This year's trail of corporate, commercial, cultural and technological events around the Salone del Mobile 56th exhibition in Milan, Italy (4-9 April 2017), is promised to hit some of the design's industry very sensitive chords. Euroluce biennial Lighting fair is celebrating its 29th edition and it is about to be grandiose in every possible sense, but most importantly, in its effectiveness to showcase and diffuse the important aspects in Lighting design NOW. The latest and most exquisite accomplishments of the industry: domestic, industrial, intelligent, sustainable, eco-friendly lighting devices/ bodies/ installations/mechanisms/designs/networks....You name it, it is going to be there. Euroluce joins Workplace3.0- the international fair dedicated to workspace design and technology, Space&Interiors, the corporate exhibition illustrating a wide spectrum of companies (this year it is focusing on architectural finishes) and SaloneSatellite, the exhibition presenting young, aspiring designers from around the globe- in order to attract the nucleus of the international design community & business and inspire their key factors to provide the solutions for the next generation of constructions. Numerous events, monumental as ever, keeping up with the Salone's tradition to do likewise every year- will compliment the exhibition's core, such as DeLightFul, A Joyful Sense at Work, Absolute Lightness: all made to disrupt the exhibition with the most updated notions and sequences in design, about to tantalize the international audience.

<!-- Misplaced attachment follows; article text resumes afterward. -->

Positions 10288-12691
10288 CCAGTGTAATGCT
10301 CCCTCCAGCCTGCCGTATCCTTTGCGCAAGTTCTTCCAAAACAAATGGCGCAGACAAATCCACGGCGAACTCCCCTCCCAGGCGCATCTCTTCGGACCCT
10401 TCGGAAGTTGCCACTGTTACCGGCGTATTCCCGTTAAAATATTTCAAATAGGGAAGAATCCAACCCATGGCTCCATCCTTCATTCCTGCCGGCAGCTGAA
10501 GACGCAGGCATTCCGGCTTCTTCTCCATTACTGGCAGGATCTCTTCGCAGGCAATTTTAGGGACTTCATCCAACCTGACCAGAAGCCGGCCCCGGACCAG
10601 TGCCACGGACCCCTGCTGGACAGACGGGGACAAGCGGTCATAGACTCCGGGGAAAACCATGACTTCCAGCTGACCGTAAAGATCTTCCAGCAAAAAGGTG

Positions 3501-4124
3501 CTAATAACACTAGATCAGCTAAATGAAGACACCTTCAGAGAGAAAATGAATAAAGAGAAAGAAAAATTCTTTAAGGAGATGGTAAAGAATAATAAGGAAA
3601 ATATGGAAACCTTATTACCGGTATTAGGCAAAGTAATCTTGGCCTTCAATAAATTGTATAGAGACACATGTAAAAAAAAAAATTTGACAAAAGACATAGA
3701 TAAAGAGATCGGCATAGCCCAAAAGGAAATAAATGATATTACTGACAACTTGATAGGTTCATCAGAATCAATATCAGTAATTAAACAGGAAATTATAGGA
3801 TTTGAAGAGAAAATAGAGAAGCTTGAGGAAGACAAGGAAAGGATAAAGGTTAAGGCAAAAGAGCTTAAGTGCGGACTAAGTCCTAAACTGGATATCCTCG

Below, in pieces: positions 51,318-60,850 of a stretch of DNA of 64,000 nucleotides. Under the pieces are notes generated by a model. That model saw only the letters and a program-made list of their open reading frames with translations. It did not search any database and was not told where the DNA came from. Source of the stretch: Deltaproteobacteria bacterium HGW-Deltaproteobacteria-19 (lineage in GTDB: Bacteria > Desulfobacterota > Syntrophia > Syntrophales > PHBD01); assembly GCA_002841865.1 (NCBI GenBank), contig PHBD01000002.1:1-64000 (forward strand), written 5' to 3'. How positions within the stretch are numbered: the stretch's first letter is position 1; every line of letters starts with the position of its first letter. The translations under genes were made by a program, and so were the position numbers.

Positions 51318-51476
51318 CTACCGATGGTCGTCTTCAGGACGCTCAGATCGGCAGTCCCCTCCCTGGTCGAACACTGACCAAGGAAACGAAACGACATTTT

Another fair, specializing in surfaces and materials is taking place this February 2017: Surface Design Show in London, UK consists of a real niche for a very specific trade of the design and architectural industry, with mobility around field-related features such workshops, debates, presentations plus an Inspiration Center, a Stone Gallery and a Light School.
In the Post-Factual age, we will have challenges to face inside the labyrinths of the digital Leviathan: "rescheduling" the remains of materials no longer compatible with the sensorial, urban design that tomorrow's society desperately seeks. The Frankestein of Brutalist architecture demands an even orientation from now on, regarding the urbanistic, future treatment -or management- of buildings, materials, appliances, systems, objects: the inheritance of the Post-War era. Can Brutalism be "recycled"? In what ways? Are those ways adjustable to contemporary society and fair to the movement's legacy? This year we will elaborate on these matters, with a few posts on this blog, also from the Residences et al. column.
Enjoy [design] to the max!